HAMMOND — School board members were eager to craft an action plan Monday night after receiving a lengthy summary report hot off the presses that detailed how an environmental consulting firm discovered elevated lead levels in some school water fixtures.
Testing conducted by the Whiting-based Pekron Consulting, Inc. discovered a series of drinking fountains and sinks registered at elevated lead levels when tested Aug. 9 through 14 at seven buildings, including six schools, within the School City of Hammond district.
The buildings include Morton High School, the Hammond Area Career Center, Clark Middle/High School, Columbia Elementary School, Scott Middle School, Lafayette Elementary and the Miller school facility. Buildings were targeted if built before 1986 — the year lead was banned for use in water supply systems.
“(We sampled) any water source where people drink, cook, consumer or ingest,” said Brian Rempert, certified hygienist with Pekron.
Of 247 sources tested, 193 fixtures had detectable levels — or above two parts per billion but below the government’s allowable level of 15 parts per billion, Rempert said.
Ninety-six structures registered as “approaching action level,” so Pekron flagged those for further testing as well. As a precaution, those structures, mostly water fountains, were taken out of service until further testing could be done. Bottled water has been provided.
“Approaching means anything greater than 12 parts per billion and that we might need to address those as well,” Rempert said.
Pekron acknowledged that first round may be skewed because testing was conducted in June, when fountains had been out of use for some time.
Terry O’Grady, operational manager for Pekron, recommended they sample elevated fixtures a second time after flushing the systems. He also recommended they test in areas not previously tested, such as ice makers and in non-educational areas used by instructors but not students.
Board President Deborah White seemed keen on re-testing fixtures within two weeks, crafting an action plan, and posting signs that read “not for consumption” or “do not drink” or in areas that were not tested — such as non-educational sections and in science labs and sinks.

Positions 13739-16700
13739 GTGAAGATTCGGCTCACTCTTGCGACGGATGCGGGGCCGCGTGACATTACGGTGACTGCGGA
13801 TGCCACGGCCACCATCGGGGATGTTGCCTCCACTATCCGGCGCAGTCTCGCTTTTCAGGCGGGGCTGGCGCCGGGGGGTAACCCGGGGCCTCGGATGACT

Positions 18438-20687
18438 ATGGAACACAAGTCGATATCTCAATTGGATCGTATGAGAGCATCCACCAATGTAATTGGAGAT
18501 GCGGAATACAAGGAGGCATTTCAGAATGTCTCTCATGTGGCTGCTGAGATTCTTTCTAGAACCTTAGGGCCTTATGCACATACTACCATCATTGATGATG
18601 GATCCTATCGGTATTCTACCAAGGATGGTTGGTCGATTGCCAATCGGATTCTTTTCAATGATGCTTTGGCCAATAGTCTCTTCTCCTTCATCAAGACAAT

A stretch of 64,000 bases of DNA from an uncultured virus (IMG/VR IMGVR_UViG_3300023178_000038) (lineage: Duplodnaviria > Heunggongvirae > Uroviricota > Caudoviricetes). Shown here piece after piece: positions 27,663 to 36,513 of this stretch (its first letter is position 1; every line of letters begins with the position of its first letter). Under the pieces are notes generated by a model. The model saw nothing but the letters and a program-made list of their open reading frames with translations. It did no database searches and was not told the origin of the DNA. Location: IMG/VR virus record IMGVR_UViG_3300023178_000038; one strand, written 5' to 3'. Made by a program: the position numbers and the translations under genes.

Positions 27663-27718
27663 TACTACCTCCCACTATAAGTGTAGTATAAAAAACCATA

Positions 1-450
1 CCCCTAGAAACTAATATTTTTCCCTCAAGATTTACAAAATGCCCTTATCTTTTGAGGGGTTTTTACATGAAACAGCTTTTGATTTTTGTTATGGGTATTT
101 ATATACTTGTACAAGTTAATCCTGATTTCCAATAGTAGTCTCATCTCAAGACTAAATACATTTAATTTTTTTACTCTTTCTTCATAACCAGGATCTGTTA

Board member Cindy Murphy suggested they go one step further at elementary schools, where young children may not understand the signage, by testing all fixtures, including sinks.
Board member George T. Janiec asked how the district should ensure the systems are flushed appropriately in future years.
“If there’s a break, like Christmas break, that’s longer than a week, our recommendation is to flush the water systems before they come back to school,” Rempert said.
The school board did not receive the full report until Monday night, White said. She said it’s likely she, the board and the public will have more questions.
She directed Pekron to work with the district’s technology department to post a copy of full report — absent school floor plans due to safety concerns — on the district's website by Tuesday morning.
Pekron also pointed out that aging lead service lines are a common problem in older homes and structures — and oftentimes the culprit behind lead leaking into the drinking water.
Lafayette Elementary teacher Kim Campbell said Pekron answered many of her questions about testing methods and even prompted her to think about the possibility that she has lead lines in her older home.
Carlotta Blake-King, a Hammond resident, on the other hand, argued the district should have conducted this level of testing years ago, given the known age of the school buildings and danger of lead.
"This should have been uncovered long ago," Blake-King said after the meeting.